Legislative Roundup: Tanning, guns, tuition costs
Christianna Silva / Arizona Sonora News Service
PHOENIX -This was the busiest week yet this session for Arizona lawmakers, with committee hearings taking hours and bills vetted by the dozens. The week on the capitol began graced with dozens of Arizona firefighters spotting the mall, and ended with a farmers market. Somewhere in between, a mini horse trotted across the Rose Garden to lobby for service animals.
What’s My Age Again?
Every May, tanning salons are crowded with 16-year old high schoolers preparing for prom. House Bill 2194 will make that a whole lot more difficult.
The bill, which was introduced by Rep. Heather Carter, R-Dist. 15, is aimed at decreasing the 3.5 million people in the U.S. who have been diagnosed with non-melanoma skin cancer.
HB 2194 will require that all people who use tanning salons must be 18-years old and older. This week, it passed the Committee on Health, the Committee on Rules and both the minority and majority caucuses in the Arizona House of Representatives.
This is not the only bill to make the state legislature in order to change age restrictions. A bill to raise the legal smoking age to 21 passed the Committee on Health by a 7-2 vote on Feb. 2.
Rep. Paul Boyer, R-Dist 20, introduced HB 2335, which includes electronic cigarettes and vaporizers, to decrease the number of smokers in Arizona. The bill is also assigned to the Committee on Commerce and Public Safety and the Committee on Rules, which have both yet to hear it.
On Monday, the Arizona House of Representatives voted along party lines against “smart” guns.
House Bill 2216, introduced by Rep. Paul Boyer, R-Phoenix, would make requiring a person to use electronic firearm tracking technology or to disclose any information about the person or their gun for use with electronic firearm tracking technology a class 6 felony. A class 6 felony is up to 1 year of jail time and $150,000 surcharges.
Basically, guns can be fitted with a hardware sensor that broadcasts transactions every time the gun is used. This bill makes it a felony to both require that a gun owner has that sensor and a felony to track that information from a person and their weapon.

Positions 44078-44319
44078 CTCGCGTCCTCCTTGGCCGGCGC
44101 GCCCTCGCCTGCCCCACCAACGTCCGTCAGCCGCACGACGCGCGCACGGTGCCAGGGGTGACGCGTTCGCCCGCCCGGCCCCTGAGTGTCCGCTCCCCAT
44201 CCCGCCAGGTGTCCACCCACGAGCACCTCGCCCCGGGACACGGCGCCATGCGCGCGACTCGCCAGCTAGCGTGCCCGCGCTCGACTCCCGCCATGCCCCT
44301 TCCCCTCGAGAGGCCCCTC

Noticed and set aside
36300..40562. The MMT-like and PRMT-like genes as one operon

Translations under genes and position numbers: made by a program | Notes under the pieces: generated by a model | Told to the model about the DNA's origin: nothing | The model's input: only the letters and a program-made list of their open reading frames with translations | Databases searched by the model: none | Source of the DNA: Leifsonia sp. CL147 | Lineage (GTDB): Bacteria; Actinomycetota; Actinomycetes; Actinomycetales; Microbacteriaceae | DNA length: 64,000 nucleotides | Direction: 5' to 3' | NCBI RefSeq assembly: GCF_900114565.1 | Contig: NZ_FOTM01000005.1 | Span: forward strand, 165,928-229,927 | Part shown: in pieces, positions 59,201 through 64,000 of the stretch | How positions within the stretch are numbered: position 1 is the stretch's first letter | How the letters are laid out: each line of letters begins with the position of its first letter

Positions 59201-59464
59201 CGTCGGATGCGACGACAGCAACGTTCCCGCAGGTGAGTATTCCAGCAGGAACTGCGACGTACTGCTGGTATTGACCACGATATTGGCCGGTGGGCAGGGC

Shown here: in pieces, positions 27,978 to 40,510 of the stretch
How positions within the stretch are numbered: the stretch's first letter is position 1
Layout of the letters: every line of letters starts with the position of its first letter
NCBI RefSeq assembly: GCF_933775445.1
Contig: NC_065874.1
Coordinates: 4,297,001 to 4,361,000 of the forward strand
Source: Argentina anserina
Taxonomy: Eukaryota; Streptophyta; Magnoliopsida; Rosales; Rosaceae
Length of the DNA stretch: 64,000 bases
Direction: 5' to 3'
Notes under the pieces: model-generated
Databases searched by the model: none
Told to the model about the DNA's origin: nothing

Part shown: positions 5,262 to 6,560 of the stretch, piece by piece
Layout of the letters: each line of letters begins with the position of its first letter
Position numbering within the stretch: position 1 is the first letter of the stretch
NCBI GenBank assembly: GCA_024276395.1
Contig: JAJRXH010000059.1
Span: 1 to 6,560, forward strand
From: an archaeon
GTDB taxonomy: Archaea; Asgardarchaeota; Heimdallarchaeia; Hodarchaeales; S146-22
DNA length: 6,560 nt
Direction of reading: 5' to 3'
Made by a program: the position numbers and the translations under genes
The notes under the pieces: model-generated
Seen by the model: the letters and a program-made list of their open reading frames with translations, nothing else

False Terrorism Threats
Senate Bill 1350, introduced by Sen. Warren Petersen, R-Dist. 12, will increase mandatory minimum sentences for terrorist threats and false reporting, but eliminating the crime of a “hoax” and replacing it with making a terrorist threat and false reporting of terrorism.
This bill expands the definition of terrorism to include an “act committed with the intent to intimidate or coerce a civilian population and further the goals, desires, aims, public pronouncements, manifestos or political objectives of any terrorist organization.”
On Thursday, the bill passed the Senate Judiciary Committee with a 6-1 vote. It was also assigned to the Senate Rules Committee but has yet to be heard.
Lowering Tuition Costs
Sen. Sylvia Allen, R-Snowflake, is attempting to push through a bill that would place a cap on university tuition hikes to control costs. So far, she has not been able to gather enough votes to limit the increases to 2 percent.
Senate Bill 1061, introduced by Sen. Allen, the chair of the Senate Education Committee, would limit year-over-year increases to 2 percent. It garnered a strong opposition from the Arizona Board of Regents and has been put on hold by the Senate Education Committee. It was also assigned to the Senate Rules Committee but has yet to be heard.
A Win for Sexual Assault Survivors
On Thursday, Senate Bill 1355 passed the Senate Committee on Judiciary, introduced by Sen. Katie Hobbs because it “tells survivors ‘Arizona has your back.'”
The bill, which was unanimously voted with no one speaking out against it at the committee hearing, allows sexual assault survivors to receive a medical examination whether they decide to involve the police or not, and makes sure the victim will not be required to pay for the examination.
If this bill passes, the survivor will have access to the kit and its preserved contents without charge for 20 years or the maximum applicable statute of limitations, unless the survivor asks to keep it preserved for longer.
Christianna Silva is the Don Bolles Fellow covering the Legislature for Arizona Sonora News, a service provided by the school of journalism at the University of Arizona. Reach her at email@example.com.